Horrible truth about long-term travel
IF seeing your mates' glamorous social media holiday snaps fills you with envy, I have some comforting news for you: they're probably full of sh*t.
Before last year, I had never so much as boarded a plane by myself. Consequentially, all of your aesthetically-stunning Facebook and Instagram feeds had me believing globetrotting was nothing but blissful beaches and piña coladas.
To the contrary, solo travel can actually throw you into some pretty darn sticky situations.
Of course, no one wants to admit to pooping their guts out in India or being chased by a cycling loon in Amsterdam, but mushy Eat, Pray, Love-style stories of enlightenment are so passé.
Here are some of the major dilemmas I faced overseas.
HOMELESS IN HONG KONG
Housing in Hong Kong is notoriously expensive, so when I found an ensuite in the party district of Kowloon for just AU$35 per night, I immediately snatched that up.
What I didn't realise was that the hotel was located in the Chungking Mansions - a sprawling international ghetto filled with drug dealers, illegal immigrants and a disturbing history of homicides.
As soon as I rocked up with my suitcase, numerous men swarmed me with offers of dorm beds, restaurant stalls, dodgy electronics and drugs.
There's exposed electrical wiring everywhere you look, and long lines for the rickety elevators, because the stairwells are known as "the dodgy area".
When I arrived at my hotel it was late, but I was still within the check-in time.
Yet the one staff member working there informed me he'd already given my room to someone else. After a heated argument, I left with my belongings. By this point, hotels in the area had either become hugely expensive or were not available, but I found a decent one on Hong Kong Island that was free from the following night.
And so, until check-in 16 hours later, I became a "McRefugee": one of the many people in Hong Kong who use 24-hour McDonald's restaurants as a place to sleep or pass the time.
I spent the whole night drinking putrid long blacks and strolling the humid streets to keep awake, while cursing my general life choices.
Oh, and that room I'd been booted from? My card was automatically charged for it. The owner claimed I didn't show up. Beaut.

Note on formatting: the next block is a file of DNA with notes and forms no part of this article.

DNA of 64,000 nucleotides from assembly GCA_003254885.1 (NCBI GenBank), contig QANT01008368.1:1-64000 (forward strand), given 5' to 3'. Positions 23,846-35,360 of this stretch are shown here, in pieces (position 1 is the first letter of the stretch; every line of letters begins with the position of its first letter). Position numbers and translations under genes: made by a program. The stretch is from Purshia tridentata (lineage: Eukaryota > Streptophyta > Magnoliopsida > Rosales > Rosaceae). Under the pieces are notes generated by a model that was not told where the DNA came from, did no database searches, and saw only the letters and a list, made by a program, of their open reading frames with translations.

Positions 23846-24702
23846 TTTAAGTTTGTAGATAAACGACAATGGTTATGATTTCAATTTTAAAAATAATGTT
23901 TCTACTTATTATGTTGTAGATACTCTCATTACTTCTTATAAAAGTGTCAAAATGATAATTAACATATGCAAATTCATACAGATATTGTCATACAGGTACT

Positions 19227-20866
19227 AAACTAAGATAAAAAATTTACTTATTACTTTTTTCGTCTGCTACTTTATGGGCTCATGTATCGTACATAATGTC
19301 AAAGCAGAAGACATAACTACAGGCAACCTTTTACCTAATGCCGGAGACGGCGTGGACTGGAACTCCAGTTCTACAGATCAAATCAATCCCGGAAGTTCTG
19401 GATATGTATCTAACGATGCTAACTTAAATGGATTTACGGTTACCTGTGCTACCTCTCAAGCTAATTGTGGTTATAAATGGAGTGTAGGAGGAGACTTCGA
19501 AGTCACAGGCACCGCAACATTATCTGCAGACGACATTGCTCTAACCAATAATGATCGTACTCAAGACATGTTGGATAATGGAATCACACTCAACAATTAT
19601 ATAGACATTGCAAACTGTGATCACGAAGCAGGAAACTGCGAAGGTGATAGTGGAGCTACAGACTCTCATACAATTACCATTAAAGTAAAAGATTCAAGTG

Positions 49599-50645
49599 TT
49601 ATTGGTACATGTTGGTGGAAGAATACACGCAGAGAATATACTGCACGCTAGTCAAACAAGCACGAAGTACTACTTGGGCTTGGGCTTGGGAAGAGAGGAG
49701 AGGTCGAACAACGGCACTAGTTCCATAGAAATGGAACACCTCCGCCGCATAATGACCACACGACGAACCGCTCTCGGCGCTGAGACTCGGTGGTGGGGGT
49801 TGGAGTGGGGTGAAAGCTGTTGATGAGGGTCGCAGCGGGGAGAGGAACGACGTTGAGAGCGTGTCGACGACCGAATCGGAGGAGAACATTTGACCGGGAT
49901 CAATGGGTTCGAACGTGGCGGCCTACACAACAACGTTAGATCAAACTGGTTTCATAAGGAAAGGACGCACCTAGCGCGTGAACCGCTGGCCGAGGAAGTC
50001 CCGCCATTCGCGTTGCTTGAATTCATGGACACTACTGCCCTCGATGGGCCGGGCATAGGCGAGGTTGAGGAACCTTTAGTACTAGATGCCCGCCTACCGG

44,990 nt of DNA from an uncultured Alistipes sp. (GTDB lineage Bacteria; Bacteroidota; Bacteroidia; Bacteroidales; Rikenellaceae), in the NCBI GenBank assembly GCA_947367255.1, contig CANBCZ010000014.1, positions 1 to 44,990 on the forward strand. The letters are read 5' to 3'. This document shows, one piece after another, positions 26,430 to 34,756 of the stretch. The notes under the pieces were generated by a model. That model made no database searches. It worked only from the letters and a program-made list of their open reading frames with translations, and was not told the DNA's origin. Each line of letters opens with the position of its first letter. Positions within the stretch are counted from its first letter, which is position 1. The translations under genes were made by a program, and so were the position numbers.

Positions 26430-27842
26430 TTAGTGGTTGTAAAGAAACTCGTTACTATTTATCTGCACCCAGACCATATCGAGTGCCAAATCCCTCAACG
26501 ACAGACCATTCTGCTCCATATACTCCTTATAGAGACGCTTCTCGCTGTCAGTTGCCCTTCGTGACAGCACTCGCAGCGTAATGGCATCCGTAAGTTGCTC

FOOD POISONING BETWEEN CONTINENTS
Bali belly. Delhi belly. Peru Poos. Food poisoning is one of the top illnesses affecting Aussie travellers, particularly in South-East Asia.
I'm no stranger to weird street food, and happily tried the strangest insects and combinations without hesitation.
Ironically, it was actually a fairly high-class restaurant in Jaipur, India, which left me inside-out.
The bacteria started working its magic a few hours before my scheduled overnight flight from New Delhi to Berlin.
I was packing my suitcase when I felt an innocuous rumble. Suddenly, that gentle warning morphed into a ... malevolent brown volcano, if you will.
I remain convinced the Ibis Hotel chain has put out a specific AVO out against my bowels.
Sweating, shaking and barely able to walk, I stuffed myself full of anti-nausea and anti-diarrhoea tablets and boarded my flight to Berlin. I refused to sleep, too terrified to doze off in case my now out-of-control posterior decided to rebel against me.
Pro-tip: If you're ever travelling through India, NEVER order meat-based dishes, no matter how aroused the word "stroganoff" makes you.
CRAWLING THROUGH SEWERS IN JAKARTA
I was staying in an apartment complex in southern Jakarta, on a quiet residential street.
My Airbnb host failed to mention that the front of the street was barricaded by a large metal gate every night at 11PM. I returned after midnight one night to find there was no way in; the gate was too tall to climb and the bars grazed the concrete.